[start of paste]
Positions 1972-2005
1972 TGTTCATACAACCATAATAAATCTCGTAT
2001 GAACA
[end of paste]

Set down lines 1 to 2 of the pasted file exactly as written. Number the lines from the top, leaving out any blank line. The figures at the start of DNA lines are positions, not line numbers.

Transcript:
Positions 1972-2005
1972 TGTTCATACAACCATAATAAATCTCGTAT